Internally, OPEC bureaucrats would have sighed, contemplating the vicious infighting over export quotas and associated production cuts, amongst member nations, which they would have had to somehow manfully contain.

Yet today, with 5-6 million barrels per day off the negotiating table, these perennial quota-wars have been set aside for the moment.

This is because, the simple truth is that there is presently a massive glut in the oil market. This is an aggregate effect, caused by two decades of untrammeled capacity-building in both North America and the Middle East, which has led to both over-production and stocking.

In that scenario, the temporary disappearance of 5-6 million barrels per day from the shelves is actually not such a big deal.

Surprisingly, a principal beneficiary of the past year’s upheavals has been Russia. As a result of American efforts to reduce oil production from Venezuela and Iran — which they did quite successfully, few know that there was an associated, and largely unnoticed, increase in both the sale price and volumes of Russian Ural crude — primarily to Western Europe.

This is an ironically unintended effect, which Bloomberg reported with their customary wit, as a gift to Russia from Donald Trump:

A chart on the benefit that accrues to Russia. A chart on the benefit that accrues to Russia.

The reason for this odd rise in the demand of a rarely-referenced oil is because the Ural crude properties are similar enough to Venezuelan ones — sour and heavier, for European refineries to make the switch to Russian oil without having to revamp their refining process.

Even more interestingly, the Abqaiq plant was designed in part, to handle precisely such crudes. What this means is that with the Drone attack, demand for Ural crude could go up further.

Not surprisingly, Ural crude is trading today at less than 10 cents’ premium under Brent blend (the traditional international yardstick).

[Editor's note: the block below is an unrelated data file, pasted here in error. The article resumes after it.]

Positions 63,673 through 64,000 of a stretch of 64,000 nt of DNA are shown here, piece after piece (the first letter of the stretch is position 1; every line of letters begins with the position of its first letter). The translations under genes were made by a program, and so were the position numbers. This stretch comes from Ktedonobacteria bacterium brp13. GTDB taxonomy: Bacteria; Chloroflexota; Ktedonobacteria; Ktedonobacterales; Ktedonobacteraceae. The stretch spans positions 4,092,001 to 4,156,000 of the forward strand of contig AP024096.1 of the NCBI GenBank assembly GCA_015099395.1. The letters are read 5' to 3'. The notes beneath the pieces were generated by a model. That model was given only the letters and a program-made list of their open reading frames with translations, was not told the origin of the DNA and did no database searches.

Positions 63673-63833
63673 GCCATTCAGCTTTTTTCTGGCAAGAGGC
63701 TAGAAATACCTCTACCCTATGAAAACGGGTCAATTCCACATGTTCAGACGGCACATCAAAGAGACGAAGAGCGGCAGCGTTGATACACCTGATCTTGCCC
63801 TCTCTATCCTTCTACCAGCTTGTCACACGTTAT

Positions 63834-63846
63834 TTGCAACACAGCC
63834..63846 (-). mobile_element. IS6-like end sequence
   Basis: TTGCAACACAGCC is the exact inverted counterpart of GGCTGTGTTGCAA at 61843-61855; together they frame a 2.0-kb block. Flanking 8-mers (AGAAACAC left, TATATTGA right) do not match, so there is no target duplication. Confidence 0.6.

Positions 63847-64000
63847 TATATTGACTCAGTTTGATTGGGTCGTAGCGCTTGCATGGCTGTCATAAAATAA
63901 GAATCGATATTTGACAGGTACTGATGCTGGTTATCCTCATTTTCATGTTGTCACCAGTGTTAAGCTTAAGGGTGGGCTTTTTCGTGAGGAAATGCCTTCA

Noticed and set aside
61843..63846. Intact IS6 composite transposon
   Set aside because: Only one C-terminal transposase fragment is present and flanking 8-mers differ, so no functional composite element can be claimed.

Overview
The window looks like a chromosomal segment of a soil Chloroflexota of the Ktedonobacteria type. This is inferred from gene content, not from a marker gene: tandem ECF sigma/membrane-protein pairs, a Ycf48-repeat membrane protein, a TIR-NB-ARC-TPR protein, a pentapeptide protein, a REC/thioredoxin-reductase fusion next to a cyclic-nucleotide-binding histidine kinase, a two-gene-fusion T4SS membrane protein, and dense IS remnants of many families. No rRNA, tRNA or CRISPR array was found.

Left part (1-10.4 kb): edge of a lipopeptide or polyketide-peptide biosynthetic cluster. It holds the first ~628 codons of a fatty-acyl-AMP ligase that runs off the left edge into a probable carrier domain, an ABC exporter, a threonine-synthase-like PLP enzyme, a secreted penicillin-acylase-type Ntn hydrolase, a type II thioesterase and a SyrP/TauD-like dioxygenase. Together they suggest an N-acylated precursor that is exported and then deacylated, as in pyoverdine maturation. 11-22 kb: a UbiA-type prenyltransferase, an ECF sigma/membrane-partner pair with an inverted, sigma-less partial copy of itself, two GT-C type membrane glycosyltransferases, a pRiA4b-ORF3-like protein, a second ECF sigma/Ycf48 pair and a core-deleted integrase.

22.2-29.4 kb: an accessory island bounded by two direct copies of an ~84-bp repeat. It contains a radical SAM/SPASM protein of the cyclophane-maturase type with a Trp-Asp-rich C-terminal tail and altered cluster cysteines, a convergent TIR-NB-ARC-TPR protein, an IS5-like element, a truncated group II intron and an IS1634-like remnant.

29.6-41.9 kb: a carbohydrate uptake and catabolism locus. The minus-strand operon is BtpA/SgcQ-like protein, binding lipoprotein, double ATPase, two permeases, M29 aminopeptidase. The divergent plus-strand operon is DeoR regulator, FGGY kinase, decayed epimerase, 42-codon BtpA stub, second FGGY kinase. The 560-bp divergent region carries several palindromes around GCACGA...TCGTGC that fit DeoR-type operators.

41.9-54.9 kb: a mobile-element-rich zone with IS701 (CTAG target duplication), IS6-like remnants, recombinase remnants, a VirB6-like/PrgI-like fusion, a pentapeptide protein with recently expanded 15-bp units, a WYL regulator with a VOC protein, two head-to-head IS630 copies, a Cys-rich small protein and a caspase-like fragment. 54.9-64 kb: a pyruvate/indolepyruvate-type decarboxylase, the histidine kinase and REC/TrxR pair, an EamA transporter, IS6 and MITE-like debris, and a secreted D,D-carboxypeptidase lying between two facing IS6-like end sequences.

But such side developments have limited scope, since the Saudi government has declared that is has over 200 million barrels of oil in reserves storage, ready for sale,

This translates to five weeks — enough time for Abqaiq plant to commence recovery. In addition, official Saudi statements released today indicate that the Abqaiq plant could be back on line in some weeks.

This means that the absence of many millions of barrels of oil per day from the global market is expected to only be a transitory phenomenon — if at all felt in real terms.

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Consequently, one may infer that current expressions of alarmism are overstated, and that both the truncation of Saudi oil production, and the abrupt spike in oil prices, is temporary.

There may be some public posturing as various nations declare the release of strategic crude reserves to tide over the ‘crisis’, and some opportunism may be displayed in the crude, commodity and currency markets.

But in the midterm, analysts will demonstrate that grave apprehensions of major crude oil shortages are misplaced, that the global oil glut remains, and, that global crude demand growth remains meager.

For these reasons, the drone attack on Abqaiq plant must not be blown out of proportion, and Indian commentators in particular, may abjure the adoption of an alarmist tone.

There is enough oil in the world, with Abqaiq in operation, or without.